The NJDEP said it continues to work with Newark and the federal government “to address the presence of elevated lead in the drinking water in the portion of Newark served by the Pequannock Water Treatment Plant” through two enforceable orders and a $1 million program to assist with the distribution of filters and public education.
When you look at all of this, it’s still not clear why decision-makers at every level of oversight — from the person leading the plant to state regulators — didn’t step in to ensure the long-term and permanent protection of residents consuming the water.
What happens now?
A $120 million deal between the city and Essex County will replace 18,000 underground lead pipes so the element can no longer leach into the drinking water.
About 3,600 of those lines are located in the eastern side of Newark where residents get water from a different treatment plant.
It’s going to take more than two years to replace them all. So far, nearly 4,000 lead lines have been changed. Until that’s complete, residents will rely on city-issued filters, which have been shown to remove 99% of lead from tap water.
This summer, alarming test results questioned whether those filters were working to remove enough lead from the water and keeping people safe. The puzzling results prompted a massive bottled water distribution effort as city, state and federal officials rushed to test more filters. In the end, most filters worked. A few were overwhelmed by high amounts of lead and didn’t work to make water safe.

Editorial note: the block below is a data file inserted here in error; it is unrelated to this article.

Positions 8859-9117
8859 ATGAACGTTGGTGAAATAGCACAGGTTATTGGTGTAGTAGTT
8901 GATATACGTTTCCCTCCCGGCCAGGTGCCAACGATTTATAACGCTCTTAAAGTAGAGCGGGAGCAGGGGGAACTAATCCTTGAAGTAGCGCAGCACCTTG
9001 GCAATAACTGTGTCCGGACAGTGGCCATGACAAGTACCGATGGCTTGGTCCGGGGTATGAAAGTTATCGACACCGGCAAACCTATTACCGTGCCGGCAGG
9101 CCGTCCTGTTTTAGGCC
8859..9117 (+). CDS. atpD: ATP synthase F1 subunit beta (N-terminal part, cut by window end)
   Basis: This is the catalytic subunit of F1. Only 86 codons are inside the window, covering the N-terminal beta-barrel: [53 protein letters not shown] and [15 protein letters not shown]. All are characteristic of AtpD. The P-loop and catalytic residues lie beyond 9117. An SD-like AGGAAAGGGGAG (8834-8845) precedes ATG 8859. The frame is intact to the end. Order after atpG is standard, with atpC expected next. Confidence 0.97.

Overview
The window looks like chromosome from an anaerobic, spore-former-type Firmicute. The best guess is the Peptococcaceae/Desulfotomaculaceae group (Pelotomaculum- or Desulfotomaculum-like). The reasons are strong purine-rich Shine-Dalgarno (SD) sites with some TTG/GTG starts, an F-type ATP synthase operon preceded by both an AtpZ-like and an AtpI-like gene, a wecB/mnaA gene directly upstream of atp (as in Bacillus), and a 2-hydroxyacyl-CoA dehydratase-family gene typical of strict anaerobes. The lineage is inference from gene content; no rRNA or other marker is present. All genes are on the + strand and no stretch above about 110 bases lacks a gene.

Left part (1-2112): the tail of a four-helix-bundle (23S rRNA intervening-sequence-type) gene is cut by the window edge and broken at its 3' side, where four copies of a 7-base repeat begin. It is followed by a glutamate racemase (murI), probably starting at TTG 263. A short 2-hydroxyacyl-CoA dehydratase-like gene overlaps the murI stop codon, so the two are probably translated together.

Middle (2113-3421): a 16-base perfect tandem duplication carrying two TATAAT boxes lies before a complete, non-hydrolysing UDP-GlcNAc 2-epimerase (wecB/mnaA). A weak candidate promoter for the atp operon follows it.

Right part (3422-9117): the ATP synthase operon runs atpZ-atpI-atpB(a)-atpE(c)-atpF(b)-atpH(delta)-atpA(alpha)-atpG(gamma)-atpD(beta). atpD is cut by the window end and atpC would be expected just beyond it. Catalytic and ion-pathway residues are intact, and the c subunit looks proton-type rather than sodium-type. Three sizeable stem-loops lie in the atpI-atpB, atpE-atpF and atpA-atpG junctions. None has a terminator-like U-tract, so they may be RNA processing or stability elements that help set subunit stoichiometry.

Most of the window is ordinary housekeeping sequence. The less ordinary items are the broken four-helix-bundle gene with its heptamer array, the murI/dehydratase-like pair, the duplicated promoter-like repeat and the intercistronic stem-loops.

Most people in the city have been eased off living on bottled water, but vulnerable populations, like pregnant women, are still allowed to pick up free water from the city.
This fall, city officials approved a $1.3 million contract to begin the larger structural fixes at the Pequannock plant.
“As we move forward on correcting the little things, we start focusing on some of the big things,” Adeem, who began leading the department late last year, said. “We see something that needed to be done and we did it.”
It’s going to be a long road ahead.
Newark continues to violate allowable limits of cancer-causing acids in the water with violations in 2018 and 2019. The plant also recorded a disinfection-related violation in December 2018 and January 2019.
City officials say the days of changing the rules and not meeting the standards are behind them.
Jerry Notte, the current Pequannock plant operator who took over from Pappachen in March 2018, said Newark is currently in compliance with all disinfection requirements. A new treatment system is in the works, and is already reducing the amount of possible carcinogens.
“I can’t reconstruct the past. What I can tell you is everything is on track,” Notte said. “It’s hard to keep a lot of these projects going at the same time but the city hasn’t been afraid of that. But there’s only so quickly you can get these out the door.”
The NJDEP entered into two agreements with the city in the last year forcing long-term fixes. A new corrosion control treatment is expected to reduce lead levels by the end of the year.
“We’re marching down this road to get us to a better place,” Baraka said. “We’re going to address it.”
Staff reporter Michael Sol Warren contributed to this report.